image by Paolo R. Lazzarotti, Massa, Italy.
This is a mysterious image. Its dark with dozens of small to medium sized craters, lots of lineations and a couple of odd knobs - do you see them? First, the area. At upper right with a dot of brightness for its central peak is Pitiscus, with Hommel just below. At bottom left is Manzinus, and Mutus is full of shadow above it. Many of the 20-30 km wide craters are thought to be secondary craters, from Orientale or someplace else? But there is a smaller scale of possible secondaries that are also of uncertain origin. In the left-center part of the image there are alignments of small craters and a strange linear depression from Jacobi A to Tannerus (for those without a Rükl click here). If these are secondary features related to a younger impact it could be Rutherfurd on the south wall of Clavius. But there is a larger feature here, supposedly, that may play a role. There are two rounded knobs, just west of Mutus and a bigger one right on the left margin. On the Moon the main process that makes topography is impact, and these knobs and a few other similar features were interpreted by Don Wilhelms and Farouk El Baz as the remnant rim of the ancient Mutus-Vlacq impact basin. Most of the terrain visible is inside the basin whose reality was surprisingly confirmed by Clementine altimetry which showed a depression 3 km deep!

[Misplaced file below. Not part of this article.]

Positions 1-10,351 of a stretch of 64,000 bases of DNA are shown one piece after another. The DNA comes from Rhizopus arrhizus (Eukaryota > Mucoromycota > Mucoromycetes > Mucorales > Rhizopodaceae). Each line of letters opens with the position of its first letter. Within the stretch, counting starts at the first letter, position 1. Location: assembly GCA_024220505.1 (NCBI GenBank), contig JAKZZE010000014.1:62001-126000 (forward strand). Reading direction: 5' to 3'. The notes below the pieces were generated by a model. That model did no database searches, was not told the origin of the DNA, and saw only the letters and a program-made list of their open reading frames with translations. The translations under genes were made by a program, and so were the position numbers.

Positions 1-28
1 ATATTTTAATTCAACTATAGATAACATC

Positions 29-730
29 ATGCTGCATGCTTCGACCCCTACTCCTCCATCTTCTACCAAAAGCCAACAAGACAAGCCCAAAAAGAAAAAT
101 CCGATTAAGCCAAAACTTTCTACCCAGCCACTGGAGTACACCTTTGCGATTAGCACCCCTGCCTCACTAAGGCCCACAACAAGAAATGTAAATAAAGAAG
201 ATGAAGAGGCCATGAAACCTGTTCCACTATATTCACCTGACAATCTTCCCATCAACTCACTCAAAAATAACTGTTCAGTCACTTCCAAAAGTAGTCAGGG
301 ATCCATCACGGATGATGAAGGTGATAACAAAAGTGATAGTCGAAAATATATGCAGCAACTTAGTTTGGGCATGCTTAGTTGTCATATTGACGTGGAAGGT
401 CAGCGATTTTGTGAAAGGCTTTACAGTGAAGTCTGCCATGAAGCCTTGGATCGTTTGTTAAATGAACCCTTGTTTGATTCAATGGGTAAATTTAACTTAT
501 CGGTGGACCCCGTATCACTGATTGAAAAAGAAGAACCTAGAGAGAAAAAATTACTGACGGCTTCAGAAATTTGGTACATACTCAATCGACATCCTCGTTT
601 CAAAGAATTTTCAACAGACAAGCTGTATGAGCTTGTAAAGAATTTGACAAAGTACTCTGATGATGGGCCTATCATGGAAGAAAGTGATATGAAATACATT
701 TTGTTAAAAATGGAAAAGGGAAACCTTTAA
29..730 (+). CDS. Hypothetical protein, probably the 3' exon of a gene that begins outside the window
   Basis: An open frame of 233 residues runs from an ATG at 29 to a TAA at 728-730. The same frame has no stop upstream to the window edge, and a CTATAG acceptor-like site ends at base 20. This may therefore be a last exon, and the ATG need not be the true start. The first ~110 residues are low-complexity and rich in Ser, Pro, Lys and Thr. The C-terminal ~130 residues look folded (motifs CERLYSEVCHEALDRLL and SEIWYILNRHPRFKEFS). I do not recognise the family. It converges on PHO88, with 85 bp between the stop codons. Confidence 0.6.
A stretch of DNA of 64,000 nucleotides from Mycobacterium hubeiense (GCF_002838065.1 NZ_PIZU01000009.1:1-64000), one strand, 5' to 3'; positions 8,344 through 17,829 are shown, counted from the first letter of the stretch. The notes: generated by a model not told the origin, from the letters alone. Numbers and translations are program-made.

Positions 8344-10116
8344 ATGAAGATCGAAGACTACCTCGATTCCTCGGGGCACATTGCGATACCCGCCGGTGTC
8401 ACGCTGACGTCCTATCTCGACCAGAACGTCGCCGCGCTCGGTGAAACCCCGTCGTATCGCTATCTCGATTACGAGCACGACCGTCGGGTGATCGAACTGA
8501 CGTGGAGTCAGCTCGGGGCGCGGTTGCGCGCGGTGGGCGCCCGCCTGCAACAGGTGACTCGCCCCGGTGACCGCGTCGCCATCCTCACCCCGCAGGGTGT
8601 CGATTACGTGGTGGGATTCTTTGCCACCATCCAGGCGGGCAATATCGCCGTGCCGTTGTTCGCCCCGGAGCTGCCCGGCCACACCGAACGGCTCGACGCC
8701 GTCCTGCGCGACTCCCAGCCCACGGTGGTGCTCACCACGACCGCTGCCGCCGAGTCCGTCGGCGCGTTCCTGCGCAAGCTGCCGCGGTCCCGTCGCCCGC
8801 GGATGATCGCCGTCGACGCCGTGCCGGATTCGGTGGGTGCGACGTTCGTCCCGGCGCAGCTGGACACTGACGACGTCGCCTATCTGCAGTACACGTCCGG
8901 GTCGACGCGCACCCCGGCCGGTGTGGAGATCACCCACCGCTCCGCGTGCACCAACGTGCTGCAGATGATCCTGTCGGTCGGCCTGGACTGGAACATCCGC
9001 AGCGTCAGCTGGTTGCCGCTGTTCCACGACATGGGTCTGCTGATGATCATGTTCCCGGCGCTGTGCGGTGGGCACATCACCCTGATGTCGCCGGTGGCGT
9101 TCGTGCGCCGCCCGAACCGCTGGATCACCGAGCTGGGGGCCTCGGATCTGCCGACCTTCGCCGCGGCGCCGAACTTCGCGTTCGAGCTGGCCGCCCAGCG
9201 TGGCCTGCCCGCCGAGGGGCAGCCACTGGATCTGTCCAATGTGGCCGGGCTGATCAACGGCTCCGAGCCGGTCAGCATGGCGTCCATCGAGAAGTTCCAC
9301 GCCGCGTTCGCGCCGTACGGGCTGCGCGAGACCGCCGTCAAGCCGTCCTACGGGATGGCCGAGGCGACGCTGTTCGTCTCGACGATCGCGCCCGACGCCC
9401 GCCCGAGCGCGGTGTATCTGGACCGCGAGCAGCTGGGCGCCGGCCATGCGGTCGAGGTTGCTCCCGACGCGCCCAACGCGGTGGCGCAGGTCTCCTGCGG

1 October 2007, 4:08 UT. Gladius CF-315 Lazzarotti telescope (f/25), LVI 1392 PRO experimental camera, Edmund Optics R filter, 160 frames stacked out of 2000.
Rükl plates 74 & 75
Yesterday's LPOD: Lunar Classics
Tomorrow's LPOD: Wahoo for Wan-Hoo